United States v. Borders, 154 F. Supp. 214 (N.D. Ala. 1957)

US District Court for the Northern District of Alabama - 154 F. Supp. 214 (N.D. Ala. 1957)
June 28, 1957

154 F. Supp. 214 (1957)


No. 1460.

United States District Court N. D. Alabama, Jasper Division.

June 28, 1957.

*215 William L. Longshore, U. S. Atty., and W. G. West, Jr., Asst. U. S. Atty., Birmingham, Ala., for the United States.

R. Macey Taylor, Birmingham, Ala., for Juvenile Jural Borders.

GROOMS, District Judge.

This is a proceeding under the Juvenile Delinquency Act. 18 U.S.C.A. § 5031 et seq. The information charges that the defendant, in violation of 18 U.S.C.A. § 1992, did, on March 12, 1957, wilfully derail and wreck twenty-one cars and three diesel units of a fifty-eight car three diesel unit interstate freight train of the Southern Railway Company, by breaking a switch lock and immobilizing the switch lever thereby leaving the switch in a split position.[1]

The defendant did not testify in his own defense. He was twelve years of age at the time the wreck occurred. Counsel in his behalf duly moved for judgment of acquittal. In particular, he contends that since the defendant is under fourteen years of age, the common law principle, that a child over seven but under fourteen is presumed to be without criminal capacity,[2] is here applicable and that the evidence does not sufficiently rebut this presumption.

Prior to the adoption of the Federal Juvenile Delinquency Act of 1938, the Federal criminal law was lacking in any comprehensive provisions on the subject of juvenile delinquency. The juvenile offender against the laws of the United States was treated and prosecuted in the same manner as an adult. The only exception was found in the power conferred upon the Department of Justice to surrender the offender to State authorities if he had also committed a State offense or was delinquent under the laws of a State that could and would assume jurisdiction over him. Attorney General Cummings, in explaining the bill to the House and Senate Judiciary Committees,[3] wrote them, in part, as follows:

"Students of criminology and penology generally agree that it is undesirable, from the standpoint both of the community and of the individual, that all juvenile offenders be treated as criminals. Many of them can be reclaimed and made useful citizens, if they are properly treated and cared for, and are not permitted to mingle with mature and perhaps hardened criminals. In order to achieve these purposes it is important that juvenile offenders should not become inmates of penitentiaries or other penal institutions in which adults are incarcerated. It it likewise advisable that a juvenile delinquent for whom there is some hope of rehabilitation should not receive the stigma of a criminal record that would attach to him throughout his life. * * *
"* * * Informal procedure of this kind has been found in many of the States conducive to attaining the humane and beneficent objects of such legislation. * * *"

*216 The special procedures for which provisions are made in the Act are calculated to reclaim young offenders against Federal laws, for lives of useful citizenship.[4]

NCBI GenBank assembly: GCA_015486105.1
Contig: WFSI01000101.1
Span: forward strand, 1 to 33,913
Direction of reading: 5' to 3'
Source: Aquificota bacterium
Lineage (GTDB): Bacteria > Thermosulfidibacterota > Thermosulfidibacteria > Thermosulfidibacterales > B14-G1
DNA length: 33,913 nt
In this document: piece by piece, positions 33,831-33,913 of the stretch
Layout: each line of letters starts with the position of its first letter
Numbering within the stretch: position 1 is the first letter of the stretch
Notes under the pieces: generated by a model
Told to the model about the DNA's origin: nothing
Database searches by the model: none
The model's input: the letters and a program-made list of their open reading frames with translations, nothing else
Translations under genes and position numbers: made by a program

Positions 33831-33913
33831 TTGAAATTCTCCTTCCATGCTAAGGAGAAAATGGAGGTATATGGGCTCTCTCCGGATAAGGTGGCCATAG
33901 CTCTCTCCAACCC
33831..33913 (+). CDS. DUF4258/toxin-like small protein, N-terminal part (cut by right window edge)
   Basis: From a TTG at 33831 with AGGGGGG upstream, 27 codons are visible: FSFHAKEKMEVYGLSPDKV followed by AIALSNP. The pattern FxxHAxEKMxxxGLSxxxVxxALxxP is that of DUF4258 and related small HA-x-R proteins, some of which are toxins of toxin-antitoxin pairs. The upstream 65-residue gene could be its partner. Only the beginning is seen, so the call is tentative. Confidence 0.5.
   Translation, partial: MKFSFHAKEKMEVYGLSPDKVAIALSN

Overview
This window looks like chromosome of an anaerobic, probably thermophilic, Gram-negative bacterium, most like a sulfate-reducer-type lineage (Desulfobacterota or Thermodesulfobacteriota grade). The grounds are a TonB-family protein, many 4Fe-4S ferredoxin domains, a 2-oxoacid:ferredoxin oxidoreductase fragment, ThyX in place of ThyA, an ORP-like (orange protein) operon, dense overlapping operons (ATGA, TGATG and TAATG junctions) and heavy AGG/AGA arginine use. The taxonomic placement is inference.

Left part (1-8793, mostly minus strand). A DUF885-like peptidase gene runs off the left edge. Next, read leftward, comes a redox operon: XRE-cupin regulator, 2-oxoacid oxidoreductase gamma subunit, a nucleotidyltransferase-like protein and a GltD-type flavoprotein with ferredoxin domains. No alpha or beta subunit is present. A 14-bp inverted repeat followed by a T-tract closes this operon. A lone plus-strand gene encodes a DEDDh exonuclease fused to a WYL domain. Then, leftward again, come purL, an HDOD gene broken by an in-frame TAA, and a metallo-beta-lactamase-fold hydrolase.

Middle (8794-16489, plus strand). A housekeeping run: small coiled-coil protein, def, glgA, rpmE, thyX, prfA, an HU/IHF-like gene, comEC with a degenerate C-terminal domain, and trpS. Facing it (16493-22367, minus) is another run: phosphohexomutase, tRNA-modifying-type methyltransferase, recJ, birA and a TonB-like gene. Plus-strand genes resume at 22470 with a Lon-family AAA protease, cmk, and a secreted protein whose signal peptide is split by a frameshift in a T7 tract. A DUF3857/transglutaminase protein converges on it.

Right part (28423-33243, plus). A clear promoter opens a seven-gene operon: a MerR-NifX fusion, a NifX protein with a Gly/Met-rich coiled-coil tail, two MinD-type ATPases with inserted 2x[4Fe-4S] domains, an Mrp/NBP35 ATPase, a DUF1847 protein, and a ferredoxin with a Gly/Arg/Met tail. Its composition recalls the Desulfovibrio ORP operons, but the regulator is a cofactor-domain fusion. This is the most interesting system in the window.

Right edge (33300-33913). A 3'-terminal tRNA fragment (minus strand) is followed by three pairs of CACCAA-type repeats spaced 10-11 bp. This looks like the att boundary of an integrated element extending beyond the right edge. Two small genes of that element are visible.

Congress by express provision[5] has removed the criminal stamp from the proceedings authorized by the Act. A proceeding under the Act results in the adjudication of a status rather than the conviction of a crime[6] with the stigma that attaches to such conviction. A trial under the Act is not a criminal trial and a strict application of criminal legal rules, procedural or substantive, will frustrate the purposes of the Act.[7] Constitutional and statutory safeguards respecting defendants in criminal cases do not apply. The Federal Rules of Criminal Procedure, 18 U.S.C.A.,[8] likewise do not apply, so far as they are inconsistent with the Act. To sustain an adjudication of delinquency, most of the authorities require the same amount and kind of proof as would be required in an ordinary civil action.[9]

The Act was enacted with the realization that the youthful offender does not possess maturity of judgment and capacity to fully comprehend the nature or consequences of his offense.[10] If criminal capacity must be established in precise conformity with the rules in criminal cases as a condition of a finding of delinquency, the process by which this is accomplished will undermine the predicate in realization of which the Act was enacted. The salutary objectives of crime prevention and delinquency rehabilitation will not be advanced in so holding. A finding overruling the motion for a judgment of acquittal and adjudicating the defendant a juvenile delinquent will be entered herein.


[1] After the derailment, the switch lock was found to be broken; the switch lever had been raised from its recess and the shackle or bow of the lock had been replaced in position. The lever was resting on top of the shackle. The wreck caused damages amounting to $61,648.21.

[2] Martin v. State, 90 Ala. 602, 8 So. 858, 24 Am.St.Rep. 844; 27 Am.Jur. 820, § 97.

[3] 75th Congress House Report No. 2618 and Senate Report No. 1989.

[4] See House Report.

[5] Section 5032.

[6] 80th Congress House Report No. 304; United States v. Jones, D.C.E.D.Va., 141 F. Supp. 641.

[7] 43 C.J.S. Infants § 97, p. 225; 31 Am. Jur. 786, § 6; People v. Lewis, 260 N.Y. 171, 183 N.E. 353, 86 A.L.R. 1001; White v. Reid, D.C.D.C., 125 F. Supp. 647.

[8] Rule 54(b) (5).

[9] See Annotation: "Applicability of rules of evidence to juvenile delinquency proceeding." 43 A.L.R.2d 1128.

[10] United States v. Webb, D.C.W.D.Okl., 112 F. Supp. 950; Suarez v. Wilkinson, D.C.M.D.Pa., 133 F. Supp. 38.

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